I always think the term majors is somewhat subjective.
I remember a conversation years ago on break-off. The topic was; "What is more prestigious, the China Open or the Welsh Open?" Now at that time, they had an identical format. I can't remember what the prize money was exactly for each, but I don't think the were much difference in terms of prize money or ranking points for the two.
There was a split in the forum, and people felt quite strongly on both.
My answer was that they were similar in terms of prestige, but if I had to pick one I'd go for the Welsh as an older tournament it had more history. Others said it was China, with one person (I forget who) saying the fact it was held in China made a difference. China being a bigger country and was seen as a hotbed of snooker at the time. (Which wouldn't have come into it for me when discussing prestige.) The Welsh Open was in Newport at the time.
Over time on Snooker Island, I've seen the opinions that longer matches = prestige. Which is why the UK Championship is considered less of a major than it used to be. Also, I've seen people claim that Prize Money indicates determines whether a tournament is a major. The more prize money, the bigger a major it. Again, I disagree that prize money itself directly makes something a major. But I do think there's an indirect correlation. (The more people who believe a tournament is prestigious, the more people will watch it. The more viewers the tournament gets, the more sponsorship it's likely to receive and the more prize money can be offered.)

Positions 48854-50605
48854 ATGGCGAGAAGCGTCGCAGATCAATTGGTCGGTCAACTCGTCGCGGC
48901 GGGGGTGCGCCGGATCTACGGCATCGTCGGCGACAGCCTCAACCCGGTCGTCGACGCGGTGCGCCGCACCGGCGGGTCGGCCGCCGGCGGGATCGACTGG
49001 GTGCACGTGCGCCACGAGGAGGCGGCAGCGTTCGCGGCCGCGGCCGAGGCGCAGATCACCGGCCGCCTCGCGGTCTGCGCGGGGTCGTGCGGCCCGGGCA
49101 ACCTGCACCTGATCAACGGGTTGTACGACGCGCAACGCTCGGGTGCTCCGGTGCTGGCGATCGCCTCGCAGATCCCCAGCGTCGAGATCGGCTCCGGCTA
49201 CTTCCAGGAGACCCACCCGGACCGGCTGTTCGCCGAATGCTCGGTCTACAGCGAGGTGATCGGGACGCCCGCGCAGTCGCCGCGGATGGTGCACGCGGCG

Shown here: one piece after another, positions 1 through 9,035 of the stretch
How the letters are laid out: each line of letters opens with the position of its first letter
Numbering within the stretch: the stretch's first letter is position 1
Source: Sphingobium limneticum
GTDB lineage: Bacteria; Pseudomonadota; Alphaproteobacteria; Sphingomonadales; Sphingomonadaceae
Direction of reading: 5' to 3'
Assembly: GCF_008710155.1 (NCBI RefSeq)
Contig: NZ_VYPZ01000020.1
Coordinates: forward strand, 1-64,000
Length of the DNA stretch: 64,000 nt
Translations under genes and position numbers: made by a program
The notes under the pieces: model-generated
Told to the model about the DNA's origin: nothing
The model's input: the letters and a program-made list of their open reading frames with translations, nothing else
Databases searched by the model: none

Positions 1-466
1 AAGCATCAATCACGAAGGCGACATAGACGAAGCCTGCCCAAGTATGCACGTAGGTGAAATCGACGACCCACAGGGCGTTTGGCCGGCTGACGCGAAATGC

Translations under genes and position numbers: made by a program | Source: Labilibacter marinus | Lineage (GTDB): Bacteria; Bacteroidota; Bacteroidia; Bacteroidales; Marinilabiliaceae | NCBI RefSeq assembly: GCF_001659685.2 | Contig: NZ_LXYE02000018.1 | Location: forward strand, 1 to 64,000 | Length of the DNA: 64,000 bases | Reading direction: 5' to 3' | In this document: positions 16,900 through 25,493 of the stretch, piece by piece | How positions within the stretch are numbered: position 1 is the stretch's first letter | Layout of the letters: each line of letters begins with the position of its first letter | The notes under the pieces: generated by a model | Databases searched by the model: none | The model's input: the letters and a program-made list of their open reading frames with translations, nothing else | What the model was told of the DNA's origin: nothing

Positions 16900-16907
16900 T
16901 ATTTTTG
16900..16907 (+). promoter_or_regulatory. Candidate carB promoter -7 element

So, we have an issue where some people think that a tournament with a long history makes it prestigious, some people think the longer matches make it prestigious, some people who think prize money or how much it affects a players rank makes it prestigious.
In short, there's no right or wrong answer. The BBC claim The World Championship, the UK Championship and The Masters are the most prestigious. Now, a lot of fans at home will agree with this. Some because the BBC tell them it is, some because they are probably the three tournaments that get the highest viewing figures, at least in the UK. And though this doesn't bother me in itself, because as I said what constitutes a major is so subjective, the other side of that argument is that because it's so subjective it can make it all the more annoying when the BBC pretend other tournaments don't exist. It's not so much the fact that they spunk themselves so much that they're tournaments are important. But, like Pinkball said, when Ding won the UK, the BBC made it sound like he hasn't won anything in eight years. We know that's not what they were actually saying, but a more casual viewer might be conned into thinking that Ding has done nothing for a longer period of his career than is actually true.